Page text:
"A good bookshop is not just about selling books from shelves, but reaching out into the world and making a difference."
-- David Almond
I've got the shop. I've got the keys in my hand. My bookshop journey begins.... I feel a little crazy but I don't think that's a bad thing. I'm also so excited!
Just before I start, I want to thank you all for your great support! It's so wonderful to see that so many people are as excited as I am about Wee Bookworms!
The bookshop is an empty shell that is not even truly empty yet. There is so much to do. Even the walls need so much more than just a lick of paint! Wallpaper has to be torn off, stud walls and flooring need to be removed. This wee shop needs a serious makeover.
Wee Bookworms is going to be more than a children's bookshop. It is going to be a space for the entire community, young and old, where stories will be told, where arts and crafts workshops inspire, where local artists and authors can present and promote their work, where book club meetings take place and, above all, where children's books can be celebrated.
It always has been my dream to open a children's bookshop. When I was a little girl in Germany, where I'm originally from, there were no independent children's bookshops in my local area. I always felt that this was a pity! How marvellous a children's bookshop could be to children, not just the older children but also to little ones, that are just starting to explore the world of books.
But I must admit that my favourite bookshop had a wonderful kid's book section too. I used to spend hours browsing its shelves, buying precious books (that I still own and that are now here with me, in Northern Ireland) until...well, until it had to close down. I was a little perplexed. Where do people get their books from? At that time, Amazon was still relatively small. However, a bit like in the film 'You've got mail', big book companies in Germany destroyed little, local bookshops. And that also happened in my town.
When did I fall in love with independent bookshops? My dad and I went to Paris once when I was 17 years old. This is where we discovered Shakespeare & Co. and I bought a second-hand copy of Charlie and the Chocolate Factory, which I still own! To me, this book is so much more than 'just a book'! Firstly, I love the story and I have read it many times since, but secondly, every time I hold it in my hands, I think of this truly magical bookshop in Paris that me and my dad visited together. A happy memory! To this day, every time when I visit a new city or a new town, I have to find the best local bookshops.
Many things have happened since I was a 17 year old girl of course, some dreams do change. Yet, this one, special dream always remained: I would love to run my own children's bookshop!
To me, stories are never just stories. Books take us away from our reality and show us new worlds and sometimes they can even support us in difficult times. To nurture a lifelong love for books and bookshops, I want to create a space in which children can embrace the magic that children's books convey. Beautiful book displays will be surrounded by old and new things. As you might know, I love antique children's books too. Amongst all the new copies, there also will be a section that is dedicated to precious old editions of beloved classics.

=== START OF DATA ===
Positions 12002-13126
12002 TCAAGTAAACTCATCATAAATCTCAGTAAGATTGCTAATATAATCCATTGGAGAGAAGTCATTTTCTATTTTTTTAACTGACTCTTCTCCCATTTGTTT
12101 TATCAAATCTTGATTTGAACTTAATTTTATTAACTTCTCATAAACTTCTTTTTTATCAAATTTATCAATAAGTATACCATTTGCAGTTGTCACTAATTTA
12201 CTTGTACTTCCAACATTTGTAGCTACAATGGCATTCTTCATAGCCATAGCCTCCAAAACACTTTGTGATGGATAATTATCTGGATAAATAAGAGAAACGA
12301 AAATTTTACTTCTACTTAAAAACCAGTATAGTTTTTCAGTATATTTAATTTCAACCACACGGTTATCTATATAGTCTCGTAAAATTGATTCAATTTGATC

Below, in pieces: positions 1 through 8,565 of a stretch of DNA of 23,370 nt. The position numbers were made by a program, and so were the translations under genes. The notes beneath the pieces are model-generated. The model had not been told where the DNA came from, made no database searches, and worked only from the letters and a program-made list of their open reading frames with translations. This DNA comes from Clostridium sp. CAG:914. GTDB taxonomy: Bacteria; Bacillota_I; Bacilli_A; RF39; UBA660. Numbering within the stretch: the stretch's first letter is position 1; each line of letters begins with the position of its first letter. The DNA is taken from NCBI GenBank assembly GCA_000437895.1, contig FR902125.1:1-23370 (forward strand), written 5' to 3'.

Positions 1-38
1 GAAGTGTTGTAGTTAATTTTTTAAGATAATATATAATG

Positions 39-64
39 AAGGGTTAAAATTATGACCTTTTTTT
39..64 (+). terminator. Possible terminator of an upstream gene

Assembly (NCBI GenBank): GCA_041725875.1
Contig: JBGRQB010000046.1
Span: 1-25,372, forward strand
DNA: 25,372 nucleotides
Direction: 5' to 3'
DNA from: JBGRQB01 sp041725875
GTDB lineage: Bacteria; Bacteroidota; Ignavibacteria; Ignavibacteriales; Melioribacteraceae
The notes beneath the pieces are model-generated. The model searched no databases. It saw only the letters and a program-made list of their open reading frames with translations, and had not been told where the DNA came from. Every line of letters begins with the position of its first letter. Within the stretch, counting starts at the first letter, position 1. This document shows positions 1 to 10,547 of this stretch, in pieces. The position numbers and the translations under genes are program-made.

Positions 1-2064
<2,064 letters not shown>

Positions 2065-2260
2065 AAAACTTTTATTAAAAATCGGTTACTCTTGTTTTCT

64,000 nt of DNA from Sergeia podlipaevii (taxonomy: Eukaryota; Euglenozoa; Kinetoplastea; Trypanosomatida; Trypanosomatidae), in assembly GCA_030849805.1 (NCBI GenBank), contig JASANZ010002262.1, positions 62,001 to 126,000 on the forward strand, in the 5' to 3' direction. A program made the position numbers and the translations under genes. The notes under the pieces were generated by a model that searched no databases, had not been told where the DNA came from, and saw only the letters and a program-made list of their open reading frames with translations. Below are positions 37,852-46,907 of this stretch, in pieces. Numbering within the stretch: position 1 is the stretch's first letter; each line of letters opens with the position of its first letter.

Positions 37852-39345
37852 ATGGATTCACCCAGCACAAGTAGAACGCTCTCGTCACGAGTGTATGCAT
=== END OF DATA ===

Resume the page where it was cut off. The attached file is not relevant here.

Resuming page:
The bookshop is very close to Narnia (I'm not even joking) and the Fairy Glen in Rostrevor. It is located in the seaside town of Warrenpoint, a stone's throw away from the sea. By the way, I'm almost certain that fairies really do live in Rostrevor and Warrenpoint, I've already found some fairy dust in my soon-to-be children's bookshop. Let's hope that they will pay us a visit soon again!
Last week I spent many hours scraping off wallpaper. I think the walls in the shop must have been pale blue a long time ago. I also found bits of wallpaper from the 70s; an era that is always easy to determine with its very vibrant colours.
As you probably know, scraping off wallpaper isn't the most enthralling thing to do on a Sunday morning, but every little bit of progress in the shop improves my vision for the future. By the way, I tried to convince my husband that scraping off wallpaper can be fun, however, after about 30 minutes (to be fair, whilst listening to very girly music), he gave up!
A few days ago, the original floor was uncovered but unfortunately it must have suffered a lot in the last decades and thus, I won't be able to use it. It's a pity, I always like to use and preserve original features but in this case, it's unfortunately impossible.
This week the stud walls were removed to open up the space. The light that is shining through the window on a sunny day makes the shop look beautiful and golden. It also feels much bigger now.
I'm trying to do most of the work myself...and so far so good! Everything is moving forward fairly quickly, so hopefully, I will be able to open the shop in early December.
Thank you for reading! Part 2 will be published next week.